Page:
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From bh...@pobox.com
Subject cvs commit: apache-apr/pthreads/src/main http_protocol.c
Date Tue, 02 Mar 1999 21:39:01 GMT

This doesn't look right to me.

rbb@hyperreal.org writes:
> rbb         99/02/26 08:37:22
> 
>   Modified:    pthreads/src/main http_protocol.c
>   Log:
>   Inserted some error handling code, and got rid of a nasty infinite loop.  Stupid
>   errno not getting reset when I thought it was.  This should fix the timeout
>   code.

First it's almost never approprate [1] to set errno to zero.  It's not even in
the errno's value set.  

Second it's almost never approprate to try and get errno to hold a value for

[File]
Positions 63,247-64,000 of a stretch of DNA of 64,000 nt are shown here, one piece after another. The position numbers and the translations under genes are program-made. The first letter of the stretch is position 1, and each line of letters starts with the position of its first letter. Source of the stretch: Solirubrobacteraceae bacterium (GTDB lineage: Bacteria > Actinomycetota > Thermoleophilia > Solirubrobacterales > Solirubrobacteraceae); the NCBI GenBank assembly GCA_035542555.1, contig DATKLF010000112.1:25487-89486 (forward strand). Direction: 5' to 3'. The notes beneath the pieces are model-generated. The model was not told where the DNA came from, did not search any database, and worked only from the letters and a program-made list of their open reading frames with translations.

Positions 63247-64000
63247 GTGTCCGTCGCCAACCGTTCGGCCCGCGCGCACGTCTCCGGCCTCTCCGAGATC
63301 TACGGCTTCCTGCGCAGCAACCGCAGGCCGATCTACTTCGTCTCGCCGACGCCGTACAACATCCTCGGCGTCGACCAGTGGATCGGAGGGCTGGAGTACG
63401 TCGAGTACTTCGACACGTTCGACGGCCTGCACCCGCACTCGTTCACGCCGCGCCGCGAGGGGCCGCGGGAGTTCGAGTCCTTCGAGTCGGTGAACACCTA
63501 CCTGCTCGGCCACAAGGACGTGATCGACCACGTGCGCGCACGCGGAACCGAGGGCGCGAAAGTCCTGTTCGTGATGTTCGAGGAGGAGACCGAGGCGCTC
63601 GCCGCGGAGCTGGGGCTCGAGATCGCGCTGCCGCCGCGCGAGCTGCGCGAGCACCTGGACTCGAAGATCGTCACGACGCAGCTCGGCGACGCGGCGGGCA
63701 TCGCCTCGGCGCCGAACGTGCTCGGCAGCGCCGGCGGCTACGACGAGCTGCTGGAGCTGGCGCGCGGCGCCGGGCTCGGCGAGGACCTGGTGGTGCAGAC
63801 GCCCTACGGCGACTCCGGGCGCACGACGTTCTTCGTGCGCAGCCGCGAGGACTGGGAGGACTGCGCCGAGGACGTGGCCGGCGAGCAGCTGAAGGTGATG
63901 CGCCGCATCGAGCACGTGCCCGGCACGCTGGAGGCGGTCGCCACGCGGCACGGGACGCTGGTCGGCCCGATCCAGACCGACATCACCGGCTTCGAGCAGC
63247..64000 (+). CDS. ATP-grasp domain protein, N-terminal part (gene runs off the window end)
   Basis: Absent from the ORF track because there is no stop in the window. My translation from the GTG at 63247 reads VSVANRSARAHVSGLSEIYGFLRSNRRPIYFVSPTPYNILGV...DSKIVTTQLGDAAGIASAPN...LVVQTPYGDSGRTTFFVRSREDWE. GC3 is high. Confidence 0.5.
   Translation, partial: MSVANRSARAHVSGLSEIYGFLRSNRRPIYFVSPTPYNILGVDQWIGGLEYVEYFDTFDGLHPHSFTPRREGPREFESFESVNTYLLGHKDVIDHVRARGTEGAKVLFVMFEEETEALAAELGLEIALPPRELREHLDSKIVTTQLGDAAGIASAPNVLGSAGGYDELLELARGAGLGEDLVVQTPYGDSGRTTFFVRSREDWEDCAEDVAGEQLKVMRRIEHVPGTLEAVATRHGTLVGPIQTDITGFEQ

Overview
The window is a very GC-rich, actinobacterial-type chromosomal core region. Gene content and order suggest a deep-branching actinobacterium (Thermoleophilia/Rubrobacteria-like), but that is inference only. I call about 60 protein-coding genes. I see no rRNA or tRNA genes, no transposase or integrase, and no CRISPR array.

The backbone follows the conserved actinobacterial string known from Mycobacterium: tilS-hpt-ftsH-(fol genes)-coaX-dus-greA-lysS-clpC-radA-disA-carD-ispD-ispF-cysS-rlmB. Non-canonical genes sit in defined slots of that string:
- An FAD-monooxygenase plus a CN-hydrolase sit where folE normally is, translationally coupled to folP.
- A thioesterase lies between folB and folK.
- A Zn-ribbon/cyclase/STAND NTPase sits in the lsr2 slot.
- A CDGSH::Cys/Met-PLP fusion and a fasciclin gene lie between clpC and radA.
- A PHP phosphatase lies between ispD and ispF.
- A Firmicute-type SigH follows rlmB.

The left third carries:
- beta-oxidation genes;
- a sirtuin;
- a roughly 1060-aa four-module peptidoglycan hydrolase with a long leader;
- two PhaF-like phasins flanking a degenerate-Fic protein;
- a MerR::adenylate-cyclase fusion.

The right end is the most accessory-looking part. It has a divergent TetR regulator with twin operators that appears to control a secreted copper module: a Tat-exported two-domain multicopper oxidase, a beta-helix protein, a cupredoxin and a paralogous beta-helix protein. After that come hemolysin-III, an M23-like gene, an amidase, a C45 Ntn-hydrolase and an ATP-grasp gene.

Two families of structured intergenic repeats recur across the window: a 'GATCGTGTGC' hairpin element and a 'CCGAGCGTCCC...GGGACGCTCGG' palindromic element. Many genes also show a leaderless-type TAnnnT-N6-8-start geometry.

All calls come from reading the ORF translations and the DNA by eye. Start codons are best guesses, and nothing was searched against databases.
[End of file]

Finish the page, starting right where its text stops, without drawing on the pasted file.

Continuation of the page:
more than a few instructions.  It's absolutely hopeless to call a function and
expect it to survive the call.  For example ap_bfileno might have dubug or
loging hooks in it and these might have errno setters in thier recursive decent.

Having had my interest drawn to this code...  It looks pretty racing assuming
that read_request_line left anything useful in errno when it returns zero.  Very
careful inspection of the code is probably necessary to be absolutely sure.  It
doesn't look very safe to me...

read_request_line might return the errno from getline.
getline might be returning the errno that from ap_bgets.

The behavior of ap_bgets is a mess in the -1 return case.  
It sets errno only on some of it's -1 return paths.

Bleck.

I think that the buff routines signal error by:
 1. Invoking the installed call back.
 2. Marking the buffer as having had an error.
 3. Returning an exceptional value, but _not_ setting errno.

Hope this is useful.

 - ben

[1] The only case I know of where it is approprate to set it to zero
is when you are debugging and your trying to get some hint if anything
"exceptional" happened recently.


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